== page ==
To evaluate whether maintaining a motor-sparing epidural analgesia infusion affects the duration of the second stage of labor in nulliparous parturients compared with a placebo control.
We conducted a double-blind, randomized, placebo-controlled trial involving nulliparous women with term cephalic singleton pregnancies who requested epidural analgesia. All women received epidural analgesia for the first stage of labor using 0.08% ropivacaine with 0.4 micrograms/mL sufentanil with patient-controlled epidural analgesia. At the onset of the second stage of labor, women were randomized to receive a blinded infusion of the same solution or placebo saline infusion. The primary outcome was the duration of the second stage of labor. A sample size of 200 per group (400 total) was planned to identify at least a 15% difference in duration.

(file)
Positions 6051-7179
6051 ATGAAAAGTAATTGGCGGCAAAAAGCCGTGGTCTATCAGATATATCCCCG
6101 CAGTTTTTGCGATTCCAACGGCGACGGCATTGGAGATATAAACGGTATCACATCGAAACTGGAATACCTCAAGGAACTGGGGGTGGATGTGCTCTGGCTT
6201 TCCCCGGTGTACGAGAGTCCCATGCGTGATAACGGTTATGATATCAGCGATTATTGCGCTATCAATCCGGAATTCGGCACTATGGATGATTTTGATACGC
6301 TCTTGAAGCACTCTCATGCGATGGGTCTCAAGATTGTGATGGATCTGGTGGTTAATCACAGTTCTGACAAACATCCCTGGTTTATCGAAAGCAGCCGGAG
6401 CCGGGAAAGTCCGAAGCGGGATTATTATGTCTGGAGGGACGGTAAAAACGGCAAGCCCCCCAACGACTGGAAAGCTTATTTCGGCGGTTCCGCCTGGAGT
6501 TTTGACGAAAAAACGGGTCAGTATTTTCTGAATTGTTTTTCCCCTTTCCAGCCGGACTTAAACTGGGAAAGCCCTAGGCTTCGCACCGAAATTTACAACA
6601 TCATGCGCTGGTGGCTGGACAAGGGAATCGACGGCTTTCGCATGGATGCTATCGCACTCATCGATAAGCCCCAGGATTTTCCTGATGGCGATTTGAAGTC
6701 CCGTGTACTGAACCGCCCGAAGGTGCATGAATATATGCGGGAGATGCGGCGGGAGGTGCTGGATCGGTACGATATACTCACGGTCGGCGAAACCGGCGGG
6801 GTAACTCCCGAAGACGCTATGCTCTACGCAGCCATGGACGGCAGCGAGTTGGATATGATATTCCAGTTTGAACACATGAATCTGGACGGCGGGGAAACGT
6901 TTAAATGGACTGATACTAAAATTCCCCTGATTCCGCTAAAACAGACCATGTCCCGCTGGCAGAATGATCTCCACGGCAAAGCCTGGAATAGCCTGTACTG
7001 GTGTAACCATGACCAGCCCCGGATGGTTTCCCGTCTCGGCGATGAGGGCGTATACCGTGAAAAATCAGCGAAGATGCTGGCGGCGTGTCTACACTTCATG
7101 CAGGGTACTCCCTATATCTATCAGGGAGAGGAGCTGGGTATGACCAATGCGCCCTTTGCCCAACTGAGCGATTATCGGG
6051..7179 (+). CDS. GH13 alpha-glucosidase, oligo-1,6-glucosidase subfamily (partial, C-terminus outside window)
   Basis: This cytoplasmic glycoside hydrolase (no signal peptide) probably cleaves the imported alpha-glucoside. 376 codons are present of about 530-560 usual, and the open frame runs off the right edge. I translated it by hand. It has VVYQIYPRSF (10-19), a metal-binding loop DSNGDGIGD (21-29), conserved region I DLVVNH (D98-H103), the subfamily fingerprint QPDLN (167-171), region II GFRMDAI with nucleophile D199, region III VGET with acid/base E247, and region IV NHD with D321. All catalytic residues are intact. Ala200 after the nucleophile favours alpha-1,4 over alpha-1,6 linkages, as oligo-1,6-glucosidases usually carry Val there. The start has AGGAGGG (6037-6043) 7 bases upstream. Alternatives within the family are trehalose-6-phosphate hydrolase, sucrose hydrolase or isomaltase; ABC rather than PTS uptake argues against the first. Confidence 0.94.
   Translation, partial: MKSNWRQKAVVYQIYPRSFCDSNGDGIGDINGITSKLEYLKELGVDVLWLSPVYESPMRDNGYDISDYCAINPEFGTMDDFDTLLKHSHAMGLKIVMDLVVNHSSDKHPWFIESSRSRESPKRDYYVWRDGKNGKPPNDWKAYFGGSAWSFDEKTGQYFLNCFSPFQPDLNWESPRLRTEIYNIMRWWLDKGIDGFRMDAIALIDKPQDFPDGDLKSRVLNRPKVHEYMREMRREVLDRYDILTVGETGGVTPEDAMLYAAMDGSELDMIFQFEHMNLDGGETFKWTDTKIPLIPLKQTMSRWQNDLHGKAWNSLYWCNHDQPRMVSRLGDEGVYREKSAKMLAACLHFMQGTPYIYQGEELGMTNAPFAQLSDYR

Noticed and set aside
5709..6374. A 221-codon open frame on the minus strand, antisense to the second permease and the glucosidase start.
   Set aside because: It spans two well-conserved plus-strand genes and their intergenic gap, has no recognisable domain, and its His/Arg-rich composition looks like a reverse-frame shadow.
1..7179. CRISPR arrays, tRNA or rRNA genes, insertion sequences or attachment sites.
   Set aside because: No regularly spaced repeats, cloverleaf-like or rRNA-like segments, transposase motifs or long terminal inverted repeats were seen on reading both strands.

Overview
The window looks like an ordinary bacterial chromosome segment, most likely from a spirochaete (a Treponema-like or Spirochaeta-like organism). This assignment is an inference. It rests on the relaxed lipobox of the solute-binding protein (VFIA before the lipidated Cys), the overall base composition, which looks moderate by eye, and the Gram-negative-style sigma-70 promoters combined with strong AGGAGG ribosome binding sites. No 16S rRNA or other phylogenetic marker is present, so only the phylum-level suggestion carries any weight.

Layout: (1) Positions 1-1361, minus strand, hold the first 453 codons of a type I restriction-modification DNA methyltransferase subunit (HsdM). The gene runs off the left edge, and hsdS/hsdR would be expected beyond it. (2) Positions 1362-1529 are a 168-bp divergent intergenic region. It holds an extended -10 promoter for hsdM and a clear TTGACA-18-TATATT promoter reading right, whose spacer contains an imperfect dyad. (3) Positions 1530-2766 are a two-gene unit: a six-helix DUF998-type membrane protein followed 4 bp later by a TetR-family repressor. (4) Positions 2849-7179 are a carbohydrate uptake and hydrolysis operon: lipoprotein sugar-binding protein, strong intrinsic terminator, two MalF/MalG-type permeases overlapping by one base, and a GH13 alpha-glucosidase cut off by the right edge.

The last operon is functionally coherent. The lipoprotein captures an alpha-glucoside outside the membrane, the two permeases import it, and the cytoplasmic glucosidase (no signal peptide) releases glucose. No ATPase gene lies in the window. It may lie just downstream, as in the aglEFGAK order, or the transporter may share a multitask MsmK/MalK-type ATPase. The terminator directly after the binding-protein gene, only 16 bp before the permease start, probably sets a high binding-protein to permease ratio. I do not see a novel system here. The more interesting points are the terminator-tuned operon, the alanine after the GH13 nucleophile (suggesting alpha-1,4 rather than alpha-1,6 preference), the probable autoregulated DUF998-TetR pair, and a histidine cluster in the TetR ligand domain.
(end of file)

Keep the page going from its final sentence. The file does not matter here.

Between March 2015 and September 2015, 560 patients were screened and 400 patients (200 in each group) completed the study. Using an intention-to-treat analysis, the duration of the second stage was similar between groups (epidural 52±27 minutes compared with saline 51±25 minutes, P=.52). The spontaneous vaginal delivery rate was also similar (epidural 193 [96.5%] compared with saline 198 [99%], P=.17). Pain scores were similar between groups at each measurement during the second stage. More women who received placebo reported satisfaction scores of 8 or less (epidural 32 [16%] compared with saline 61 [30.5%], P=.001).
Maintaining the infusion of epidural medication had no effect on the duration of the second stage of labor compared with a placebo infusion. Maternal and neonatal outcomes were similar. A low concentration of epidural local anesthetic does not affect the duration of the second stage of labor.
CLINICAL TRIAL REGISTRATION:
Chinese Clinical Trial Register, http://www.chictr.org.cn/enindex.aspx, ChiCTR-IOR-15005875.